Many seeds need to go through a cold period to break the seed's dormancy. Lavender is one of them. Many perennial plants drop seeds in the fall.  Nature created 'protection' for them so they don't get tricked by unseasonly warm fall/winter days and germinate, only to be killed off by a freeze. They need to sit in the cold and in most cases need freezing temperatures to break dormancy.  Once this period occurs, they wait to germinate, come the warmth of spring. Stratification helps increase the germination rate of seeds and decreases the length of time needed to germinate Not all seeds need this period of cold but when in doubt refrigerate your seeds for 4-8 weeks. Here is a link to my blog article on 35 seed varieties the benefit from stratification.

10 Don’t Keep Lights on Long Enough or Close Enough to Seed Starts

When seeds first germinate and break the surface, they are still in breaking the surface mode and are working on growing their stem. When they feel they hit enough intense light, they slow stem growth and move into leaf growth. Keep your light on 16  hours as your seeds germinate. Once they break the surface, continue with this amount of light for 5-7 days. You can cut the light back to 12-14 hours as they grow, if you wish, after that. Use these number as a guideline.

11 Too Worried About Making a Mistake or Worried About Perfection

You are going to make mistakes and perfection is a goal, we all eventually learn, is just not achievable.  The fear of making a mistake and feeling you need to know everything to be perfect, is self imposed, and an unrealistic barrier to fully enjoying your garden.  We learn from mistakes and we manage down problems as gardeners. The goal is to enjoy your garden and help it along. No matter how poorly thing go, you'll get better and the garden will produce.

12 Don’t Keep a Journal of When Diseases and Pests Show Up & The Treatments

We remember that day and then we forget. It is important to write down notes, in a journal like, the date and conditions when a disease or insect showed up. It is also important to write down what you used to manage the issue and how you went about using it. These notes should be used over the winter or during a down time to build a prevention plan

13 Don’t Test Spray Sprays on Plants

Any spray you get has the potential to damage plants. This is mostly true for homemade spray recipes. It is good practice to spray any new spray on a few plant leaves and wait 24-48 hours for damage. If there are not noted concerns, spray the whole plant. It is also important to use this process on all plant varieties. Kale leaves are stronger than tomato leaves. Each plant should be test sprayed.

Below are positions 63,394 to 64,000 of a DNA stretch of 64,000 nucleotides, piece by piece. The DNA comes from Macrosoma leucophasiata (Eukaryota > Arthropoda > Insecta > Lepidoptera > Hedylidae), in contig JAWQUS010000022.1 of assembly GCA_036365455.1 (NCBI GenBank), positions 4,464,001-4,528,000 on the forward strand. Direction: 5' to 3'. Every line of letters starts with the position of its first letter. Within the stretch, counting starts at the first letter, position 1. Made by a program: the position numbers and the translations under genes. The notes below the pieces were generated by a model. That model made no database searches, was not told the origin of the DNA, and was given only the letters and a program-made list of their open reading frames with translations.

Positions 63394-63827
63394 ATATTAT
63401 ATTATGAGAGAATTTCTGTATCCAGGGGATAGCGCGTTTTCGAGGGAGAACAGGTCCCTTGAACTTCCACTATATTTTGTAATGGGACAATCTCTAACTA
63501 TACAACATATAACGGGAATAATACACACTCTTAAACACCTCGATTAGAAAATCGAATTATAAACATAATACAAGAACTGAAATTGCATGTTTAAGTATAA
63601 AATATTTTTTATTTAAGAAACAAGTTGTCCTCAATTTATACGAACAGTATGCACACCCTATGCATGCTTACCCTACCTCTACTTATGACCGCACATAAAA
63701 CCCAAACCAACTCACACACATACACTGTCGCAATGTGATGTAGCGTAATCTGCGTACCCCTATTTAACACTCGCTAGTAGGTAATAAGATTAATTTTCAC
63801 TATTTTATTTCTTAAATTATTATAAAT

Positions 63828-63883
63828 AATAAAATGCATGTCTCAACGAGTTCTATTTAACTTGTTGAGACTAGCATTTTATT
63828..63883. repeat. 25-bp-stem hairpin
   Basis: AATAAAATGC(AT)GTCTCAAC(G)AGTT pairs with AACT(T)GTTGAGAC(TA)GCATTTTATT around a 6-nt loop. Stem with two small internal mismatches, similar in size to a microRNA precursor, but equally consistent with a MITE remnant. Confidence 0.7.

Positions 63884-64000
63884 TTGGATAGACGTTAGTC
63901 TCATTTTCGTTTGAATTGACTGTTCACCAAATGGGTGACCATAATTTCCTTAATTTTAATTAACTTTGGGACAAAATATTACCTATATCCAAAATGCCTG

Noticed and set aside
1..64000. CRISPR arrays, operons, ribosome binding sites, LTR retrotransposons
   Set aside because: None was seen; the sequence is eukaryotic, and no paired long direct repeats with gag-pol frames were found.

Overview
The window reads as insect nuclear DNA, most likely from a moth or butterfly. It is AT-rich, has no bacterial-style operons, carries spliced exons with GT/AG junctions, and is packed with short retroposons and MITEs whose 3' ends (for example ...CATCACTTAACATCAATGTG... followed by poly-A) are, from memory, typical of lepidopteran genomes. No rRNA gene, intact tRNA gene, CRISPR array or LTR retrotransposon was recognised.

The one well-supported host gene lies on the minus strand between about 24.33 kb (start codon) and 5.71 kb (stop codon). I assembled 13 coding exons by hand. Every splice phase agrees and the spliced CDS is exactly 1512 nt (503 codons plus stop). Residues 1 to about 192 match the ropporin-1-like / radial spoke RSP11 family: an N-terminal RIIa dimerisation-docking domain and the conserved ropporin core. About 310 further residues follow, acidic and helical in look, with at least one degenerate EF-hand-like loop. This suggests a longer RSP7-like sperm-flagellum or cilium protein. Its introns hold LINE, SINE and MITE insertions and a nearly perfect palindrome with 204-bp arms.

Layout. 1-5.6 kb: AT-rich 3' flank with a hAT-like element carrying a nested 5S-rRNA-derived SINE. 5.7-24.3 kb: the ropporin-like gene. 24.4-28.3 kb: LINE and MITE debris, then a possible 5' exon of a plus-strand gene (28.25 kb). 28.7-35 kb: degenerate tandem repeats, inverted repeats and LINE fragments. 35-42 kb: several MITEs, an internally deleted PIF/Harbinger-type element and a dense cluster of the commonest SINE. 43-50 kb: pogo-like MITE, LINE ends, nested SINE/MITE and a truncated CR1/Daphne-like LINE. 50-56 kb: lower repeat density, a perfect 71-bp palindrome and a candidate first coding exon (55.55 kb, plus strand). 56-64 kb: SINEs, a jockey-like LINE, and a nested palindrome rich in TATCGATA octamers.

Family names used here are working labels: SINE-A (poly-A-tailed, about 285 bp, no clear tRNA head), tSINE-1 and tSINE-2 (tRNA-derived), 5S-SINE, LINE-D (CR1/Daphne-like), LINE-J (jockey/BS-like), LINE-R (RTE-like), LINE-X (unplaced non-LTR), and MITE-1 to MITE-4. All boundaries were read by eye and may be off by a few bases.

14 Actually Don’t Get Started Due to Feeling They Need to Prepare More

It is easy to feel you need to read a lot and watch a lot of videos to prepare yourself for your first garden. That is helpful to start but we often feel anxious and overwhelmed and fear we will do something wrong when starting anything new. This feeling won't go away with extra readings or more videos.  Just get started with a small bed or a containers and the anxiety will slip away.

15 Start too Big, Over Plant, and Get Overwhelmed

A garden grows and plants take off, come summer. You have to imagine what the garden will be like come mid summer. Those 12 inch tomatoes can become 8 foot giants. And the cucumbers and squash plants can quickly take over a space. Start with a couple of beds and a few plants. Imagine what they will look like at full maturity as you put in your transplants and seeds. We tend to over pack our gardening beds at first planting because everything is small and tiny but... they will grow!

16 Pick the Wrong Sized Container for Tomatoes and Peppers

This is another mistake that requires you to think about the size of the mature plant and a mature root system. A tomato transplant will look fine in a 3 gallon pot but it will become a 6 foot plant with a root system that demands water. An indeterminate tomato plant needs to be grown in a 10-20 gallon container to mange the plant's needs at maturity. This mistake is true for all plants but most often happens with tomatoes, peppers, squash, zucchini, and cucumbers. They grow large and demand a lot from a container.

17 Under Water and Under Fertilize Container Plants as the Season Progresses

As plants grow and temperatures warm, more water and fertilizers are needed. A lot of people stick with watering as if it were still spring and the plants were small. When the summer heat comes and plants get to mature size, they may need to be watered 2 and even 3 times a day.  Small plants don't need much in the way of fertilizer but when they begin to flower and produce, they need more. Basically, mature plants suck water and fertilizer out of the soil quickly. You really have to increase the frequency of both as the season progresses.  

18 Under Water Earth and Raised Bed Gardens